Columns » Sold Out

SOLD OUT

A Novel Romance

by

comment

THE ANNUAL WINTER salve that is the English Dept.'s A Novel Romance runway show greets us again. An informal kickoff to wedding-planning season's full swing, the impeccable taste and perfectionism of proprietor and eponymous designer Elizabeth Dye is a breath of lightness amid the drizzly gray of February. Even for those who aren't planning a wedding, this show is a treat for any appreciator of beautiful dresses and event ideas, pulling as it does from related sectors like floral design, hair and makeup styling, and catering. Dye took a minute away from preparations to give us the details of what's on the docket for 2013. A Novel Romance, The Cleaners, 403 SW 10th, Sun Feb 17, 11:30 am, $10

MERCURY: Which collections are being featured this year?

ELIZABETH DYE: The show will be a runway event exclusively focused on bridal dresses and accessories—we have a lot of new things to show! In addition to my own collection, this year we are featuring new designs by Nicole Miller, Ivy & Aster, Jenny Yoo, and two new designers: Jessica Fontaine, a designer with a 1930s Hollywood sensibility, and Project Runway alum Carol Hannah, who has a great talent for bringing a bit of couture edge to bridal.

How are you organizing the presentation thematically?

Since we're carrying more dresses and designers than ever, we've let the guiding principle be to show our very favorites from the new collections. The show is inspired by the muted palette of winter into spring: bare branches, whites and grays, with just the faintest mist of new green.

How will other elements like floral, music, and catering be represented?

Bouquets will be provided by Ink & Peat, Gold + Arrow salon will be doing the hair, makeup will be by Amy Gillespie, Lisa Warninger will be photographing. Clyde Common will provide refreshments, and the whole event is produced with the assistance of Jillian Rabe and her team.

The English Dept. has always catered to the modern bride, which means (as I interpret it) someone who is both practical and tasteful. I've always associated the shop with an anti-bridezilla, relatively levelheaded bride. Would you concur? Is the modern bride evolving?

I love a modern bride—what modern means to me right now is a fashion-forward but still timeless dress in beautiful fabrics. It isn't a fantasy or a costume—it's just a smokin' dress on a real girl. Where there's detail, layering, or drama in a dress, it's purposeful and polished. Accessories are chosen with care and restraint. With so much out there in the rustic, ruffly, or razzle-dazzle category, I think it takes a bit of discipline to design a great bridal look. I keep coming back to Diana Vreeland's advice: "Elegance is refusal."

Tell me a little about your own 2013 collection. Did you have a particular focus or inspiration? Would you say you pushed yourself in a new direction? Should I give up all hope of ever seeing a non-bridal collection from you again?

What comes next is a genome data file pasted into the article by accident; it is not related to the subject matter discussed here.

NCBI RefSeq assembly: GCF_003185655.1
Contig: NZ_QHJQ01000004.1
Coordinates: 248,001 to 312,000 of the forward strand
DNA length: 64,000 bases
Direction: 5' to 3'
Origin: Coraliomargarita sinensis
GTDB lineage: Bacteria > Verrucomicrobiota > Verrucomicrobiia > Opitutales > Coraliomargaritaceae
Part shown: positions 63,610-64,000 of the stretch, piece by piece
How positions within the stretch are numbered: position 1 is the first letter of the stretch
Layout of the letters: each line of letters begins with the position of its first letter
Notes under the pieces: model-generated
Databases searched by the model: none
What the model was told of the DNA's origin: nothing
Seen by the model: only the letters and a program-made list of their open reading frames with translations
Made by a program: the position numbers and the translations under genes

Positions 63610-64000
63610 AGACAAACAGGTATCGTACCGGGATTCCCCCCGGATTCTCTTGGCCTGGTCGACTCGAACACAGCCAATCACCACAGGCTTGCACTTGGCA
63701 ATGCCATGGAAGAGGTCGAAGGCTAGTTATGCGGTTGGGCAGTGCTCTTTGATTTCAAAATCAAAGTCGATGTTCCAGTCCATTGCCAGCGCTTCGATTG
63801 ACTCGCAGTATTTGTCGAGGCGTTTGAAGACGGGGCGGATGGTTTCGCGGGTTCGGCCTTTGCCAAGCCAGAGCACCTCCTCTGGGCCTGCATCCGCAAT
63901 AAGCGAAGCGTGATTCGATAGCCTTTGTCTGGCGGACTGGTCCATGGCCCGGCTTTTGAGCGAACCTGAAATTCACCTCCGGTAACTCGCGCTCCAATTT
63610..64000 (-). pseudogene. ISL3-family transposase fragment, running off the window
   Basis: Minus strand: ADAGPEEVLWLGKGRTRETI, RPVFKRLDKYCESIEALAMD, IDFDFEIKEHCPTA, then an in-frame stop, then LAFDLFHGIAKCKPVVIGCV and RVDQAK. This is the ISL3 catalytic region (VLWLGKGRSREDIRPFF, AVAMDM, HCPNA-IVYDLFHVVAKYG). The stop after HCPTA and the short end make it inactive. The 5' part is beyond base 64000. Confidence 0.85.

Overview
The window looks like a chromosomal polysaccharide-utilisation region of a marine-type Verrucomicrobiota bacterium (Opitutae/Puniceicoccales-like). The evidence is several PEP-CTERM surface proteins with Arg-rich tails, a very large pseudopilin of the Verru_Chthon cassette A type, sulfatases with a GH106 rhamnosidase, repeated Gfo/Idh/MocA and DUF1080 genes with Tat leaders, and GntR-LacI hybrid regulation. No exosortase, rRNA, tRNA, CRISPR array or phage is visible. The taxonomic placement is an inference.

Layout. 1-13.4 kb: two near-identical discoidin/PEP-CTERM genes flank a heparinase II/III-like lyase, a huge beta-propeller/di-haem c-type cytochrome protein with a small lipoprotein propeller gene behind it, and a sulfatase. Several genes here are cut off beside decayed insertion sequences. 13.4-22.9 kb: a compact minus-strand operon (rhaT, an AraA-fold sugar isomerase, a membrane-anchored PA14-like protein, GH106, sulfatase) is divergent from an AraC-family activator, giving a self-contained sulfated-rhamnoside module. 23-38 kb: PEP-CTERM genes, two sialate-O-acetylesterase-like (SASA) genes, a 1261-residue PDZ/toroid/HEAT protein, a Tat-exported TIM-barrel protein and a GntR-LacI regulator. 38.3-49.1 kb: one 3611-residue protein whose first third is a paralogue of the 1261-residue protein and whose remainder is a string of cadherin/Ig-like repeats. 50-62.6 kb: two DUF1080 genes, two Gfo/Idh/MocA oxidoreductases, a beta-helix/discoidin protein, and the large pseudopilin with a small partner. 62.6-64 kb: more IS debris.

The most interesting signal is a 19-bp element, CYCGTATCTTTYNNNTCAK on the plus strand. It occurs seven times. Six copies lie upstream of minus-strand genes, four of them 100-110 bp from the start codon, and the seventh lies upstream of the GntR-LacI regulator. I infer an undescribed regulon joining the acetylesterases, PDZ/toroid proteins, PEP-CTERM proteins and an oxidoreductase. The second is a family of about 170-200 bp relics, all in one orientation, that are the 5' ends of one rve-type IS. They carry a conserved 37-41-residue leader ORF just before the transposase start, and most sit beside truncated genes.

With this collection I wanted to get up close and personal with my girl. Since I started designing the line in 2010 and selling it at shops around the country, I've gotten to know the "Elizabeth Dye bride," and I designed the new group of dresses to carry my signatures (classic silhouettes with vintage, sweet details) while going in a direction that's a bit more sleek and sexy. "Siren" is my favorite dress from the new collection. [As for a] non-bridal collection: It's never left the to-do list. I hope 2013 is the year where I finally get to design in COLOR!

What's going on generally in bridal/bridesmaid designs this year?

I see more fitted, body-conscious silhouettes that are closer to runway looks than traditional bridal gowns. More brides are choosing color (blush, pale blue, or gray), which I think is great—a non-white dress can carry a lot of flair and detail without it feeling fussy or princess-y. Sparkly details that evoke the flapper era are definitely having a moment. I think the six-girls-in-matching-dresses scheme for bridesmaids is on its way out. We've actually stopped carrying bridesmaid dresses at the boutique because we think the most stylish and affordable choice is for bridal parties to mix and match from the available ready-to-wear options out there.

What does the immediate future look like for the English Dept.?

My collection is currently in boutiques in seven cities in the US, including San Francisco, Toronto, and in three locations in Australia. As for the shop, we're happy to be part of a growing group of boutiques around the country that provide an intimate, relaxed environment for choosing a dress. The experience of buying a wedding dress doesn't have to feel formal or stressful to be "special"—we're very good at what we do and that includes providing great styling and service without winding it up to 11. The English Dept. is a dedicated bridezilla-free zone.

What are the details of the trunk show happening at the shop on March 15-17? Will that feature your line exclusively?

It seems kind of obvious that the shop I own should host me as a designer, and I do trunk shows at other boutiques throughout the season. But we've never set aside a special time to show the whole collection and offer a one-time discount to customers who order my dresses. Since I'm more and more in the studio on the design side, it's also a chance for me to meet with brides and hear their feedback. I learn so much from my clients—they make the dresses come to life!

Comments

Comments are closed.

Quantcast Quantcast